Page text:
This equation allows one to adjust any RNFL at any SS (≥3) to the RNFL it would have been had the SS been 7 simply by imputing the measured average RNFL and its associated SS. Figure 2 shows the group mean average RNFL measurements by SS and a superimposed adjusted mean average RNFL (using Equation 4) by SS. The adjusted RNFL measurements considerably reduce the variability that SS contributes to average RNFL measurements; that is, the slope of the regression line approaches zero. An example of how the equation works can be seen in Figure 3, which shows the data for a typical eye of one of the study subjects. The RNFL readings to the left of SS = 7 can be seen to increase and those to the right to decrease, so that all are adjusted to what they would have been had SS always been 7. Over the course of 7 SS units, the adjusted regression line varies by approximately 0.3 μm versus the nonadjusted regression line, which varies by 7.5 μm over the course of 7 SS units.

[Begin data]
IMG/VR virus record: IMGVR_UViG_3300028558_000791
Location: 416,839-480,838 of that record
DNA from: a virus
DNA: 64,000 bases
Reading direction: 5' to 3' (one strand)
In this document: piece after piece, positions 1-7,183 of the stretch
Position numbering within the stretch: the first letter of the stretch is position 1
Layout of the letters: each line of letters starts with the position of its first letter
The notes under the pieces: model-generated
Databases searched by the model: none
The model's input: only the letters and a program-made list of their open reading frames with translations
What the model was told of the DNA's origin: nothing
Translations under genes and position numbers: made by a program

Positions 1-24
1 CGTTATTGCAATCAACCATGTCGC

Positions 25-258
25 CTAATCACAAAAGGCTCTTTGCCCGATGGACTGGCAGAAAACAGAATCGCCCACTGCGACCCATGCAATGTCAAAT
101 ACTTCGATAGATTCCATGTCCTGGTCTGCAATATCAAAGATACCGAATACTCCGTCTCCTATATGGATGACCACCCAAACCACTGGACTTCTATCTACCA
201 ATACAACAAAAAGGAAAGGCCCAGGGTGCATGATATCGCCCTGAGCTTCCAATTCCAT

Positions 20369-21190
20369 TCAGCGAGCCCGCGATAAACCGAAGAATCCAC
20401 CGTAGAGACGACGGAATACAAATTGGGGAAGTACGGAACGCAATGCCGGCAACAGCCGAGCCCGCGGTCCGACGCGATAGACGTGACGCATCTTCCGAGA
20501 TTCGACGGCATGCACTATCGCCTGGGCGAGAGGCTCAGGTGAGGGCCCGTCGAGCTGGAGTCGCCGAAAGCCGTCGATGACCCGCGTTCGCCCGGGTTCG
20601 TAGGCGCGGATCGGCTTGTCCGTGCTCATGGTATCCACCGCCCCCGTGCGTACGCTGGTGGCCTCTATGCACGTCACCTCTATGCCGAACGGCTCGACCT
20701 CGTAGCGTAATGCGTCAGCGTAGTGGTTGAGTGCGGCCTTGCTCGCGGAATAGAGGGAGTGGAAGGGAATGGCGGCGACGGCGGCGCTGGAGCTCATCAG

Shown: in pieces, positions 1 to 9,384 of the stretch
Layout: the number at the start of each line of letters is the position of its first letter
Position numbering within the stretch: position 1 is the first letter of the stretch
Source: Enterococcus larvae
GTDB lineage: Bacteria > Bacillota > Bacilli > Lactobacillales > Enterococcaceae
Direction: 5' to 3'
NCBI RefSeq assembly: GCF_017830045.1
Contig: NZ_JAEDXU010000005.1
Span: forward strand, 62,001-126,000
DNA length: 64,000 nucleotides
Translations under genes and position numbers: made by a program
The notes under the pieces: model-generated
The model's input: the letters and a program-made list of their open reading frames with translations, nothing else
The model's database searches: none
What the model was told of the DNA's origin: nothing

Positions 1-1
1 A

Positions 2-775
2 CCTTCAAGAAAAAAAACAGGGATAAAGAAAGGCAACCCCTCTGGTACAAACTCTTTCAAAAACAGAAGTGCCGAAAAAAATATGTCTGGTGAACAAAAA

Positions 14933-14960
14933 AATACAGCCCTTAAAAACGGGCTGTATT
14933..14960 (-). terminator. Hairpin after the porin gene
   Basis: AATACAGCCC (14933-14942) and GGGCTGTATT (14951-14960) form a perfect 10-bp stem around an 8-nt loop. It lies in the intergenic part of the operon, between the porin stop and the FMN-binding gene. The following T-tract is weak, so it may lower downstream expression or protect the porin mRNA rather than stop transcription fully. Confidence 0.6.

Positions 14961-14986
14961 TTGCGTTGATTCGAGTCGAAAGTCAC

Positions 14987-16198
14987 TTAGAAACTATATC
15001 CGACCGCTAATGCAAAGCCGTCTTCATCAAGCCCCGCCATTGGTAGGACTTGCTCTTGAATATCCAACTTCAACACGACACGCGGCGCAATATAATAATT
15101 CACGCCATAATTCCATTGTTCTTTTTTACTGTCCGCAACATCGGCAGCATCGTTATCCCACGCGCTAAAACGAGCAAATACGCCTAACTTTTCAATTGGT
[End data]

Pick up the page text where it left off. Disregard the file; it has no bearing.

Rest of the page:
Figure 2
 
Mean average RNFL thickness (μm) by signal strength. Circles show means for average RNFL data for all eyes. Xs show means for average RNFL thickness after adjustment using Equation 4. The shaded area shows the 95% confidence interval on the adjusted means. The variability in mean average RNFL thickness due to SS is substantially reduced after adjustment with Equation 4 as evidenced by the slope of the regression line approaching zero.
Figure 2